"Это её контрольная работа."
Translation:This is her test.
"Контрольная работа" is a school test work for checking how the pupils learned the theme. For example, math or physics work can contain equations to solve, theorem for the proof etc, literature - to write some essay after reading a book.
"Тест" (a test) is more like a list of questions with options to check (a, b, c or d?)
2 + 2 =
d) a dog
"Экзамен" (an exam) is the final work in any form in the end of the school year/semester/study or "Вступительный экзамен" - an entrance exam.
A test in a university, which can have only two results - pass or fail - is called зачёт. The word may also refer to the positive result ('pass'), whereas незачёт means 'fail'. Russian university students сдают зачёты и экзамены. Сдал зачёт - passed the test, не сдал - failed
How would you say for example a software test, in which you would test if it is a good software?
A particular test is called тест or испытание. The latter is applied to equipment and/or materials. The process is called тестирование or испытания (the plural form of испытание). Испытание can also be applied to humans in which case it also means 'a tough experience' or 'an ordeal'
I put "quiz" instead of "test." I was marked wrong. It's really not what we'd call a "quiz"?
Quiz = викторина. Контрольная работа or simply контрольная may involve solving problems, not just answering questions
Not knowing it's a set term for a school test, I thought that this was a job requiring controlling (like quality control, etc). This really put me off.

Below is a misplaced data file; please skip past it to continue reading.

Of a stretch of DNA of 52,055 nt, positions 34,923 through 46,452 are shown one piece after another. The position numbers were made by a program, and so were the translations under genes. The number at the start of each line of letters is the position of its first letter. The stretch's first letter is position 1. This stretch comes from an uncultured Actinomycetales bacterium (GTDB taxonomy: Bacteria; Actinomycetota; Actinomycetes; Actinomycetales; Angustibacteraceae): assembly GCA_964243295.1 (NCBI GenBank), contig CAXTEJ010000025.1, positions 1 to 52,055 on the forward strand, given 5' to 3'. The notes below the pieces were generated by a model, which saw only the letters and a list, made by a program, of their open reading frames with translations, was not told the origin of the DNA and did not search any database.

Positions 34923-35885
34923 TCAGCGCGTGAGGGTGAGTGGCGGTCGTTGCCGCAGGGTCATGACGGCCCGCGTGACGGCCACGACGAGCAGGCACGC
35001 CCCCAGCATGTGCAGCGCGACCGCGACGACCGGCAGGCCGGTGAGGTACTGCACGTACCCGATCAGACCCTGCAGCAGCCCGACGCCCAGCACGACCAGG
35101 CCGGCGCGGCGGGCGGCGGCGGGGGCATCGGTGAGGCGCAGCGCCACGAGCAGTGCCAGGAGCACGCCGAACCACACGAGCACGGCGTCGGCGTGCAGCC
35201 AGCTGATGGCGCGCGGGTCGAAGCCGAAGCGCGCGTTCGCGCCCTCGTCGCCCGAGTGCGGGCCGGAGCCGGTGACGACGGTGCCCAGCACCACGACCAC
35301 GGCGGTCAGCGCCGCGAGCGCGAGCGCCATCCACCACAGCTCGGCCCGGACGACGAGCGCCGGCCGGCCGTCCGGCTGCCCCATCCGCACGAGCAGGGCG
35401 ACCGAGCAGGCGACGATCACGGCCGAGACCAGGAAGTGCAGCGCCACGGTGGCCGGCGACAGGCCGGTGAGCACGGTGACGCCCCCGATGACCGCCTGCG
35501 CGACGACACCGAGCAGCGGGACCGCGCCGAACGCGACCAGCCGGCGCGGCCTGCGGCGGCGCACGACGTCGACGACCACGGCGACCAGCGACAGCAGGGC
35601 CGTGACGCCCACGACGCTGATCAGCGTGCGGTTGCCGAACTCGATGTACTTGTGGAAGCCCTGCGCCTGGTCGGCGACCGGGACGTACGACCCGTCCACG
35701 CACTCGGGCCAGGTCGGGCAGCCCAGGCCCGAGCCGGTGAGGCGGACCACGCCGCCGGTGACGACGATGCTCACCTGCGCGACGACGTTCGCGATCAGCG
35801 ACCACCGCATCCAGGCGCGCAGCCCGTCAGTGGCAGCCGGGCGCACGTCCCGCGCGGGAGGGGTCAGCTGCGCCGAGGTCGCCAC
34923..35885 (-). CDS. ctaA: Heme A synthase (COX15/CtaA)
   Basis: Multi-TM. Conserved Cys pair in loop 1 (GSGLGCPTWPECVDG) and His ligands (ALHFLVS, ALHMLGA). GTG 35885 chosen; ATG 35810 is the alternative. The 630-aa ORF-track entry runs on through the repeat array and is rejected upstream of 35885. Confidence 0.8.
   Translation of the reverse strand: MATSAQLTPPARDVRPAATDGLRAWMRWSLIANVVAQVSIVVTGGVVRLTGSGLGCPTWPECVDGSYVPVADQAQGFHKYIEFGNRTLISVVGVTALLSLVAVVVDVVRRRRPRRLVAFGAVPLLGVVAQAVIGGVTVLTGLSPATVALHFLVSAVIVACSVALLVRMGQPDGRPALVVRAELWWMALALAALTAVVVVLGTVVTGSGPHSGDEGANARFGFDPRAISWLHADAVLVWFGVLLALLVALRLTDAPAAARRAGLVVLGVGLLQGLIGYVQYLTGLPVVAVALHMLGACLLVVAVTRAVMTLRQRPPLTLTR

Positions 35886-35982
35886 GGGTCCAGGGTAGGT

This robotic voice is terrible. I couldn't hear half of the word контрольная
What's the shorter version of it? (even in common language or some school slang)
Well, it's common for people to omit the "работа" and just call it a "контрольная". I'll think about it some more, but no shorter abbreviation comes to mind now.
Why can't "это " here be translated as "it is...." rather than "this is...."? Our censors deemed it incorrect.
Since no native English speaker answered your question in 2 months, I'll try. I can imagine only one situation where someone would say "It is her test." It's the appropriate answer to the question "What makes her so nervous?" or "Why is she so upset?". In both cases, a Russian would answer "Это всё её контрольная" or "Это из-за контрольной". Without such context, "это её контрольная" would be understood as "This/that is her test".
You're correct. Context is the key.
"She is going through the depths of hell... It is her test."
If you are asking about it/that distinction, the answer is "Yes, it would".
A not from a Russian native:
"What's our homework?" = "Что нам задали [на дом]?"
"Have you done your homework?" = "Ты уроки сделал?"
"Here is your homework" = "Вот твоё/ваше домашнее задание"
The expression "Домашняя работа" is used as a heading in activity books to enable the teacher to tell your homework from "Классная работа" (= "classroom work").
I guess the reason for that is that it is still not a homework until the teacher says so...
Alex, that would be too literal. I think they rather use "домашнее задание"
"контрольная работа" is more like an exam or a test such as a proficiency test for example.
But as Dmitry said, you are probably referring to the "Это её" bit, right? Than, yes. it does apply:
Это её домашнее задание (literally "this is her home task").
Try relating Russian words with similar words in English and you will understand the thought behind Russian words more easily. For example, knowing работа means "work" and supposing you don't know what "контрольная" means, doesn't it look a lot like the English word "control"?
So it kinda sounds like a "control work". So now you know it is not a homework. Now, there comes one bit that I'm not sure if it applies in English (I'm not native), but control is a word also used for separating different types of things/people/animals. Like quality control, for example.
This is a work that separates people by their
memory knowledge level.
Depending on the context, it can be genitive (possessive) or accusative (direct object).